The Numbers Game

By Barry Stevens | 1986-02-01 12:00:00

The Soviet Union has used détente to build the largest military force the world has ever seen. It outnumbers the U.S. in missiles, ships, men under arms -- indeed, In almost every category. The Russians will soon be In a position to use their armed might either In a direct confrontation with the U.S. or as a means of pursuing their expansionist goals with no fear of opposition.

THE ABOVE PARAGRAPH IS NOT A QUOTE, BUT anyone old enough to read a paper, it has a familiar ring. Statements like it are pervasive -- a repetitive song whose words change but whose theme remains the same.

The theme has two pants: Russia is Bad; and Russia is Bigger than Our Side. Taken together, they constitute the Soviet threat. Exposed to this theme, day after day and in a variety of ways, reasonable people are likely to conclude that our existence, national and personal, is threatened by an enemy that is unrelenting in its desire to destroy us, and that will soon have the means to do so.

Very few of us ire pacifists. When faced with a present violent threat to ourselves or to those we love, we may respond with a threat of our own or, if necessary, actual violence. We count on the presence of an armed force -- the police -- to deter dangers such as rape, theft, and assault, and we expect the police to respond with an appropriate level of violence, should that deterrence fail.

Given this willingness to be violent in defence, and given the belief that we are faced with an enemy that is out to get us and is stronger than we are, few reasonable people would want to reduce our level of protection. Many would oppose freezing production of the weapons that hold the enemy at bay, and would support politicians who were determined to upgrade our strength to a level that would make the aggressor think twice about trying anything.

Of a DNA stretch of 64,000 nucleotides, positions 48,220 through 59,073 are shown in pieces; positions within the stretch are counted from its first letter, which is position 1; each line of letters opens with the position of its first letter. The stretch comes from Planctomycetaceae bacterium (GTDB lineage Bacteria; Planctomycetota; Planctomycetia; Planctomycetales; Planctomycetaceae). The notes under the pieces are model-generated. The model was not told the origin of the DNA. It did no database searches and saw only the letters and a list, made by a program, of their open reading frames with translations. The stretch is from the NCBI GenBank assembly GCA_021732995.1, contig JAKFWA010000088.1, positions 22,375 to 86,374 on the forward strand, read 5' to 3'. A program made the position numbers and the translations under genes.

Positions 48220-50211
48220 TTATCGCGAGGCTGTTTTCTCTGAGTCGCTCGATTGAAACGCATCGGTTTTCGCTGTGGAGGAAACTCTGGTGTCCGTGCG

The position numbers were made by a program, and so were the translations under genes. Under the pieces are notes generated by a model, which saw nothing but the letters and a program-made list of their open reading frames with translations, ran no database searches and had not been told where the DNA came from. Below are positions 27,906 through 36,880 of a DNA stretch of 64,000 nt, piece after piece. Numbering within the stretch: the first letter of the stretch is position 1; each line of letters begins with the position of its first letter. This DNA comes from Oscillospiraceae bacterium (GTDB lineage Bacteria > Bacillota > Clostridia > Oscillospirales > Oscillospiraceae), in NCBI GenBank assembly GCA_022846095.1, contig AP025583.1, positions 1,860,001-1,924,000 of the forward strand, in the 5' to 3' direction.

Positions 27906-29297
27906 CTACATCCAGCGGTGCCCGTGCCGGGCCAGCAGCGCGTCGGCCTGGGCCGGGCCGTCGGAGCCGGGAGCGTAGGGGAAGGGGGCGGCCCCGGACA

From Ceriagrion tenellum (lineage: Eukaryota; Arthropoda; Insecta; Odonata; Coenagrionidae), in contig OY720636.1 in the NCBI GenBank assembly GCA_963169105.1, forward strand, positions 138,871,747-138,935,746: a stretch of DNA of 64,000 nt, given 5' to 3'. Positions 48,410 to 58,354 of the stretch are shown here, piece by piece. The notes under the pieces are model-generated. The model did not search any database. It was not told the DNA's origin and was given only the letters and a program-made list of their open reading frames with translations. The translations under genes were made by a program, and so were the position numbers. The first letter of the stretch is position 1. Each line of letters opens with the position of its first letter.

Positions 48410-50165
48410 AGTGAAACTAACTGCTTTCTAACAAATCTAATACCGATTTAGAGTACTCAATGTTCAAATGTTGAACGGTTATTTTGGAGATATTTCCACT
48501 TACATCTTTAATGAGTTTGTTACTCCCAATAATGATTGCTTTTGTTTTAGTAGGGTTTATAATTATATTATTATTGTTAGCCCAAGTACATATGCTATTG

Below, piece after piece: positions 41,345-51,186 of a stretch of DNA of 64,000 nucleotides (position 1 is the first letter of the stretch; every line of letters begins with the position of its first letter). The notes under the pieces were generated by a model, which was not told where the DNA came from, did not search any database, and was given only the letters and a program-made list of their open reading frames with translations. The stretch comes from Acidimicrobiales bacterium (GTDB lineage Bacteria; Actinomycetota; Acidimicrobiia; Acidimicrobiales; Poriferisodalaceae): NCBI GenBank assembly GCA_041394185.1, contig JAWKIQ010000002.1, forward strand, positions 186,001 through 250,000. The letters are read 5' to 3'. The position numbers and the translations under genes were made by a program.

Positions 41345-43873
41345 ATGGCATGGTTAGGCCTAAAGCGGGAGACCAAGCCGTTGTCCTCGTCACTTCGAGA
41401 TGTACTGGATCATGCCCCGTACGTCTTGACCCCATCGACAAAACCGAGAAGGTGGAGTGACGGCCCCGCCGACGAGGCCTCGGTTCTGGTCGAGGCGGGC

This, obviously, is the political situation that exists in the West today. Enough people are convinced that Russia is Bad and that Russia is Bigger Than Our Side to support the current arms buildup.

The belief that Russia is Bad has become ingrained in our society, although the media continue to reinforce it (as does, from time to time, the behavior of the Soviet Union). But by itself, this conviction is not enough to sustain the arms buildup. If Russia were Bad, but Weak, we would ignore it, much as we do Albania. And if we perceived it as Bad, but equal to us in strength, we would be more willing to discuss the Soviet offer of a weapons freeze. But if Russia is Bigger Than Our Side, we must get stronger.

Is Russia, indeed, Bigger Than "Our Side"? Accurate information on the relative strength of the two sides is not easy to come by. Most data originate with the military -- not the most impartial of sources -- so the picture that emerges is all the more surprising. Some analysts do indeed emphasize areas of Soviet superiority. Others argue that since neither side can defend against its opponent's ability to strike back with nuclear weapons after it has been attacked, both sides are in a position of "mutual inferiority." But one also finds plenty of evidence that Russia is not Bigger Than Our Side, but militarily inferior.

Saying Makes it So?

One would think this view would be part of a public debate but instead, it is rarely expressed at all in the mainstream media. We hear only that Russia is Bigger Than Our Side. Row do the media maintain this impression?

Just the place for a snark! I have said it twice.
That alone should encourage the crew.
Just the place for a snark! I have said it thrice.
What I tell you three times is true.
-Lewis Carroll

The idea that there is Soviet military superiority is so often repeated that it is accepted as given. Thus Newsweek reported in October 1981

Peace Magazine Feb-Mar 1986

Peace Magazine Feb-Mar 1986, page 12. Some rights reserved.

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